After 15 months of work, the White House’s task force on preventing veterans suicide will unveil plans for more federal coordination with community providers on mental health outreach, promotion of “safe storage” programs for firearms owners and a public awareness campaign that mental health problems need not be fatal.
President Donald Trump called the announcement “beyond what anyone has ever done” to address the problem of veterans suicide during a White House event on Wednesday afternoon.
“Today we’re unveiling our roadmap to empower veterans,and end the national tragedy of suicide, a tremendous problem,” he told a crowd of supporters and veterans advocates. “My administration is marshaling every resource to stop the crisis of veteran suicide and protect our nation’s most treasured heroes. They’ve been through so much. And it’s such a deep seated problem.”
The President’s Roadmap to Empower Veterans and End a National Tragedy of Suicide (PREVENTS) is designed to be a comprehensive federal approach to the issue, one that senior White House officials have labled the first real push by top government leaders to address the public health threat of suicide.
But the effort has drawn criticism in recent months from some in the veterans community for taking too long to complete and not offering enough specific actions or legislative proposals on the problem.
Mental health experts warn that feelings of depression and anxiety will likely outlast the immediate isolation of the pandemic.
About 20 veterans and active military personnel die by suicide each day, according to the latest figures from Department of Veterans Affairs researchers and state census data.
That information typically lags about two years behind current conditions, creating difficulties in gauging how effective new outreach programs are at helping veterans. White House officials have promised new database work to improve that turn-around time as part of the new effort.
The new suicide prevention roadmap provides 10 recommendations to deal with the issue, including the new public health campaign to be launched later this summer.
Administration officials said that work would echo past campaigns on issues like drunk driving, but focused on myths surrounding suicide. At least part of the messaging will include encouraging Americans to talk openly about mental health and suicidal feelings, to dispel assumptions that such conversation may endanger folks struggling with those problems.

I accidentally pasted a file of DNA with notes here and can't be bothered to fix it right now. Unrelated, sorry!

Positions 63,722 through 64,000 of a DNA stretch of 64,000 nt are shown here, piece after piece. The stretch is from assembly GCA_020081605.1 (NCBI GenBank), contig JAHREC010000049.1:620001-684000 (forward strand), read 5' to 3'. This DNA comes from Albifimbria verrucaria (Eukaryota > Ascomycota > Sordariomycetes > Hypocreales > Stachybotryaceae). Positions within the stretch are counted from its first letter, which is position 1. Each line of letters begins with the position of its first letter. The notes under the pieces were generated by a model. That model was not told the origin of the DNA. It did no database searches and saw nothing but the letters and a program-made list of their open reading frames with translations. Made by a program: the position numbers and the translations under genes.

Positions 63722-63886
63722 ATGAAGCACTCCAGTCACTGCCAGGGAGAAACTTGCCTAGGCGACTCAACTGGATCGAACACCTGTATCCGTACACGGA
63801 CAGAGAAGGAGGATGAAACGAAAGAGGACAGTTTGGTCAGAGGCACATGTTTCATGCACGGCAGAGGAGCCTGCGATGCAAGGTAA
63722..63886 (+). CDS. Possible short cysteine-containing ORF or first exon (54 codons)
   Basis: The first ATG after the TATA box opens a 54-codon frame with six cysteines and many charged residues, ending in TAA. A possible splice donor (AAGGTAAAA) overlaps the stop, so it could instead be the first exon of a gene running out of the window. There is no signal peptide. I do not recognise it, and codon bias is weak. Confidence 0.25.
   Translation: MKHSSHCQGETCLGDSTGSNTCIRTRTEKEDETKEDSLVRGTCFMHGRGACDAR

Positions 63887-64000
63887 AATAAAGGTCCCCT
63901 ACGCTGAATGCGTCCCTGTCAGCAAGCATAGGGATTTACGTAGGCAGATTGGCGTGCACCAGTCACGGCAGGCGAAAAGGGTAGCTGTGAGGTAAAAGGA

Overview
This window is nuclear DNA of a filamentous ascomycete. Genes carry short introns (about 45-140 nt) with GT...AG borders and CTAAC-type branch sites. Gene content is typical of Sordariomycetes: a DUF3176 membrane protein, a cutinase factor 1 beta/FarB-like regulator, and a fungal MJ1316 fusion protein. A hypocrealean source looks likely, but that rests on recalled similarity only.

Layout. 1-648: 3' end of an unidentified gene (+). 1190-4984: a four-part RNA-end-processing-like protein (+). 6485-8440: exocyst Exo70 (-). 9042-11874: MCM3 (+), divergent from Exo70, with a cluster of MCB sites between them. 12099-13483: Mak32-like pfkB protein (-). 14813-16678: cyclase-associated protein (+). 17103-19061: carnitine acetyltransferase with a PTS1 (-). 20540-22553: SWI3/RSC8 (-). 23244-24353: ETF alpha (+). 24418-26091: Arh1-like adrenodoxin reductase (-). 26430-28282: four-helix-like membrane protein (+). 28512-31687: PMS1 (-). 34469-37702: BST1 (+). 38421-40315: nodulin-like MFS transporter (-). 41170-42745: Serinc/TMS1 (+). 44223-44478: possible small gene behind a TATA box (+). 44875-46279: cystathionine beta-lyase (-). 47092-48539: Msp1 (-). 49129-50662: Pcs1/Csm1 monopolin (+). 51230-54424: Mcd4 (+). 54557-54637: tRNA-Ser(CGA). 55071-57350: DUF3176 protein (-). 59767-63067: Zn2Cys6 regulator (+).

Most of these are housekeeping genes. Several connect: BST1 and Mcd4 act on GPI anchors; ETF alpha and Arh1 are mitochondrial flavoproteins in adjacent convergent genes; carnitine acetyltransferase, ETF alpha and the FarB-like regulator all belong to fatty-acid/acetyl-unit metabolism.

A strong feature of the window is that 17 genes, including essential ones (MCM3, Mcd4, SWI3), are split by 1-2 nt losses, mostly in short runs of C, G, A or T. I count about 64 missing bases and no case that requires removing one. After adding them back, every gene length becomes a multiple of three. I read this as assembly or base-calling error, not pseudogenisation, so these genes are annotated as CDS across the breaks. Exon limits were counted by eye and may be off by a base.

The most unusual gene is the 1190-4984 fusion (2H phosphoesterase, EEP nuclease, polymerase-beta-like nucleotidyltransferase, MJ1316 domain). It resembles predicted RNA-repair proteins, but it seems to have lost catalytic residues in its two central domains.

VA and other federal agencies have also begun discussing new partnerships with local charities, academic institutions and private-sector businesses to tackle the problem. That would will include some suicide prevention training and general mental health wellness practices.
Much of the work will be broadly applicable to all Americans, not just veterans. Suicide is among the top 10 leading causes of death in America today, according to statistics from the Centers of Disease Control and Prevention.
Among the more controversial aspects of the roadmap may be discussions related to firearm safety and other “lethal means.”
Mental health advocates for years have pushed for limiting troubled veterans’ access to guns in an effort to eliminate the potential of impulsive and deadly decisions, but gun rights groups have pushed back on those ideas as an infringement of veterans constitutional rights.
Senior administration officials said the roadmap does not call for any new restrictions on gun ownership or possession, but will focus on “education” regarding safe storage programs and the importance of securing any potentially lethal items from individuals predisposed to self-harm.
That work will include partnerships with veterans service organizations, local law enforcement and sport shooting groups, in an effort to calm concerns that such discussions are geared towards safety and not confiscating weapons.
The plan also calls for VA officials to “streamline access to innovative suicide prevention programs and interventions by expanding the network of qualified healthcare providers.”
Details of that work — and whether it could run into existing fights over private-care access for veterans health care — were not immediately available.
More than 1,100 signers called the soldier an honorable public servant who deserves protection from the commander in chief.
The roadmap was originally scheduled to be released in March after a year of work, but administration and VA officials’ focus on the ongoing coronavirus pandemic delayed the announcement by more than three months.
White House officials did not inform congressional leaders about the contents of the roadmap report until just a few hours before the president’s afternoon announcement. Administration officials said the roadmap will help guide future legislative priorities on the issue, but did not provide any immediate measures that will be pushed as part of the plan.
The PREVENTS office is planning a public technology challenge later this summer to develop “a platform that will serve as a resource of evidence-based mental health and suicide prevention solutions” and a new suicide prevention survey to gather veterans thoughts about existing resources.
The president’s announcement drew praise from some congressional Republicans but scorn from House Veterans’ Affairs Committee Chairman Mark Takano, D-Calif. In a statement, he blasted the roadmap as “tepid calls for more research” and “meek public education campaigns,” and promised more comprehensive legislative solutions in coming weeks.
“We have much more substantial work to do to prevent veteran suicide and ultimately help save veterans’ lives,” he said.
Veterans experiencing a mental health emergency can contact the Veteran Crisis Line at 1-800-273-8255 and select option 1 for a VA staffer. Veterans, troops or their family members can also text 838255 or visit VeteransCrisisLine.net for assistance.